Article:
1902 Encyclopedia > Psychology > Theory of Presentations - Introduction. Assumption of a Psychological Individual.

(Part 16)

(C) Theory of Presentations

Theory of Presentations - Introduction. Assumption of a Psychological Individual.

Having now ascertained what seem to be the essential elements in any state of mind, we may next proceed to examine these several elements separately in more detail. It will be best to begin with that which is both the clearest in itself and helps us the most to understand the rest, viz., the objects of attention or consciousness, i.e., presentations. And this exposition will be simplified if we start with a supposition that will enable us to leave aside, at lest for the present, the difficult question of heredity.

We know that in the course of each individual’s life there is more or less of progressive differentiation or development ; we know too same holds broadly of a race ; and it is believed to hold in like manner of the evolution of the animal kingdom generally. It is believed that there has existed a series of sentient individuals beginning with the lowest form of life and advancing continuously up to man. Some traces of the advance already made may be reproduced in the growth of each have been obliterated. What was experience in the past has become instinct in the present. The descendant has not consciousness of his ancestors’ failures when performing by "an untaught ability" what they slowly and painfully found out. But if we are to attempt to follow the genesis of mind from its earliest dawn it is the primary experience rather than the eventual instinct that we have first of all to keep in view. To this end, then, it is proposed to assumed that we are dealing with one individual which has continuously advanced from the beginning of psychical life, and not with a series of individuals of which all save the first have inherited certain from its progenitors. The life-history of such an imaginary individual, that is to say, would correspond with all that was new, all that could be called evolution or development, in a certain typical series of individuals each of whom advanced a certain stage in mental differentiation. On the other hand, from history would be omitted that inherited reproduction of ancestral experience, or tendency to its reproduction, by which alone, under the actual conditions of existence, progress is possible.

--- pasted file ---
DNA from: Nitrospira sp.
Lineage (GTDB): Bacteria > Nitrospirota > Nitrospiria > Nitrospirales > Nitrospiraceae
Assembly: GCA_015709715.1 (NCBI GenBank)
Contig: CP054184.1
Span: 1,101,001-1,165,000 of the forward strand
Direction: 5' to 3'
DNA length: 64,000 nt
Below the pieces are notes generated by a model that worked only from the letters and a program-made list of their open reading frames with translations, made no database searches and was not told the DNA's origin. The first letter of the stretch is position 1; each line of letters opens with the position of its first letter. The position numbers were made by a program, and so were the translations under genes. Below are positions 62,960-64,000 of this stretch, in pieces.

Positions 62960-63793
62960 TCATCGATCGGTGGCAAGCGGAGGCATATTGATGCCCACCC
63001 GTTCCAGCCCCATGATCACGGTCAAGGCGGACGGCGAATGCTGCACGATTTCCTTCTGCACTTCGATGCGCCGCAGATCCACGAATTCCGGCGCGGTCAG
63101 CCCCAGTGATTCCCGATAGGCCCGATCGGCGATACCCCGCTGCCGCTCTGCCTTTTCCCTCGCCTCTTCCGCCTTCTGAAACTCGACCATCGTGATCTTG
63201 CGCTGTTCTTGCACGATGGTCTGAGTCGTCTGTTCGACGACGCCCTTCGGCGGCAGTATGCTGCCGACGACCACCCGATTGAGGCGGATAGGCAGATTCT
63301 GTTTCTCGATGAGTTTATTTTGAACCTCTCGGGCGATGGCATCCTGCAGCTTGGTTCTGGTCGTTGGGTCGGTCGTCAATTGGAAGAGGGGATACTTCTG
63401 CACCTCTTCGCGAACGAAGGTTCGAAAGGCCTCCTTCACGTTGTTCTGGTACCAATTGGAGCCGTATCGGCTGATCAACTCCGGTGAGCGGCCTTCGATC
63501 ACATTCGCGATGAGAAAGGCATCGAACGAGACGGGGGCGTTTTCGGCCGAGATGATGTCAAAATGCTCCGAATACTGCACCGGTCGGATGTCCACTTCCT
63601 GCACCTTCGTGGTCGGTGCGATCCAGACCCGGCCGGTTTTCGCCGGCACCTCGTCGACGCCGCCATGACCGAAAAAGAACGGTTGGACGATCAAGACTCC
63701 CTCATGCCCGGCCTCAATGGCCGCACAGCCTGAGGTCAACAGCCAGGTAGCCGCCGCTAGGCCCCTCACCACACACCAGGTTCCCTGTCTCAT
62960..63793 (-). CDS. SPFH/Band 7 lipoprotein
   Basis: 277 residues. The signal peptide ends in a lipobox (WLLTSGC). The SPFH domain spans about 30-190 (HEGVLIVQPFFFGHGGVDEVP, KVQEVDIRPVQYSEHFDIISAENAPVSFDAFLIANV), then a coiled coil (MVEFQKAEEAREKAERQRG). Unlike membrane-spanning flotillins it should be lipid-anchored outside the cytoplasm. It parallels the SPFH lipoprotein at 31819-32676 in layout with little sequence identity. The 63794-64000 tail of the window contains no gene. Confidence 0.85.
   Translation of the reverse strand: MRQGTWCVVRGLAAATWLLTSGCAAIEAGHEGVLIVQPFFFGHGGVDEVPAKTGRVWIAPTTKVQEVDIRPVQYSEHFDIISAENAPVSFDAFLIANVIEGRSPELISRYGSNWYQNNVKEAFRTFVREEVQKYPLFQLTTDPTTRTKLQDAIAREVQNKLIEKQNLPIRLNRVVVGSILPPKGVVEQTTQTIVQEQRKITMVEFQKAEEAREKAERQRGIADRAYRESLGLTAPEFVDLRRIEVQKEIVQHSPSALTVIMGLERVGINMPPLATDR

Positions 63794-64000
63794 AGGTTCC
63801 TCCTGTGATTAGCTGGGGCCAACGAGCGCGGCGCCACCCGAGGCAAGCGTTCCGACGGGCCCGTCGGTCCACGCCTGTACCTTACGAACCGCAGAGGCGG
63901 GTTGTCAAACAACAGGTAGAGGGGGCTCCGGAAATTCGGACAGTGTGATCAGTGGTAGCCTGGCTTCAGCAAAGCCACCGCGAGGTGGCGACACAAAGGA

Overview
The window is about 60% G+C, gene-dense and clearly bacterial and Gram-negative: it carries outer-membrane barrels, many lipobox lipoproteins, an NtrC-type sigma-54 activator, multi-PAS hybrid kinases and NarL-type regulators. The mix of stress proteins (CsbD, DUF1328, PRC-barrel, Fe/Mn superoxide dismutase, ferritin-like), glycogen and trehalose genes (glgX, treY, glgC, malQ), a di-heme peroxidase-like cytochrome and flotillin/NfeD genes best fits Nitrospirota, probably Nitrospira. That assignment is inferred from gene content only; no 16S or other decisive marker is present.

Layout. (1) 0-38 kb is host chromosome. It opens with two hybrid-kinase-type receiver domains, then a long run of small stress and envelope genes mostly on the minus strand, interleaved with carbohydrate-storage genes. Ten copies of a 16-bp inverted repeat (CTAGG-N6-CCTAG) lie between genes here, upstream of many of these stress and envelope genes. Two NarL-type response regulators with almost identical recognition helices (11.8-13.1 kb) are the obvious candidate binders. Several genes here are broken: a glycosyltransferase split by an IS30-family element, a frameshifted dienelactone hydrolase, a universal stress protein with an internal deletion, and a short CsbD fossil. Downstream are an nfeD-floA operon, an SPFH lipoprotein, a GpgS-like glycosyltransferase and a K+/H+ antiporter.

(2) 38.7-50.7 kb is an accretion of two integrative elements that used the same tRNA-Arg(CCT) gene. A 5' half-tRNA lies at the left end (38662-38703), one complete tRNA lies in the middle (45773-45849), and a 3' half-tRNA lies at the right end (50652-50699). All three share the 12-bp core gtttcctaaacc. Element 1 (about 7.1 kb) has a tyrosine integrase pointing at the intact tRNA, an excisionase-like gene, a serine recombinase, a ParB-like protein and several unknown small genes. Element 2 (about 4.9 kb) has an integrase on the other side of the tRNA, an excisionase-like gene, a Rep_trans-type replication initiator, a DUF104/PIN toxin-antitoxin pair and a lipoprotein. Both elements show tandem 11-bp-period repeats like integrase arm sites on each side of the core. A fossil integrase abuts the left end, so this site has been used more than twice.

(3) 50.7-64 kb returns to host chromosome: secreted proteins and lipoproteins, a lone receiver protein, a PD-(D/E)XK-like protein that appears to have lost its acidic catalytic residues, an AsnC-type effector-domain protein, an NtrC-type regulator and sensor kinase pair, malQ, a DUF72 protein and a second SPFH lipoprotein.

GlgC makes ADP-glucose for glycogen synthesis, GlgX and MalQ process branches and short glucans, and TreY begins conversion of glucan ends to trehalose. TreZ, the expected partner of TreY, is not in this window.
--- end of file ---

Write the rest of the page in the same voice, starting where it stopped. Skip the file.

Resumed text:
If an assumption of this kind had been explicitly avowed by the psychologists who have discussed the growth of experience in accordance with the evolution hypothesis, not a few of the difficulties in the way of that hypothesis might have been removed. That individual minds make some advance in the complexity and distinctness of their presentations between birth and maturity is an obvious fact; heredity, though a less obvious fact is also beyond question. Using Locke’s analogy of a writing-tablet—or let us say an ethcing-tablet—by way of illustration, we may be sure that every individual started with some features of the picture completely preformed, however latent, others more or less clearly out-lines, and other again barely indicated, while of other there is as yet absolutely no trace. But the process of reproducing the old might differ as widely from that of producing the new as electrotyping does from engraving. However, as psychologist we know nothing directly about it; neither can we distinguish precisely at any link in the chain of life what is old and inherited—original in the sense of Locke and Leibnitz—from what is new or acquired—original in the modern sense. But we are bound as a matter of method to suppose all complexity and differentiation among presentations to have been originated, i.e., experimentally acquired, at some time or other. So long, then, as we are concerned primarily with the progress of this differentiation we may disregard the fact that it has not actually been, as it were, the product of one hand dealing with one tabula rasa but of many hands, each of which, starting with a reproductin of what had been wrought on the preceding tabulae, put in more or fewer new touches before devising the whole to a successor who would proceed in like manner.

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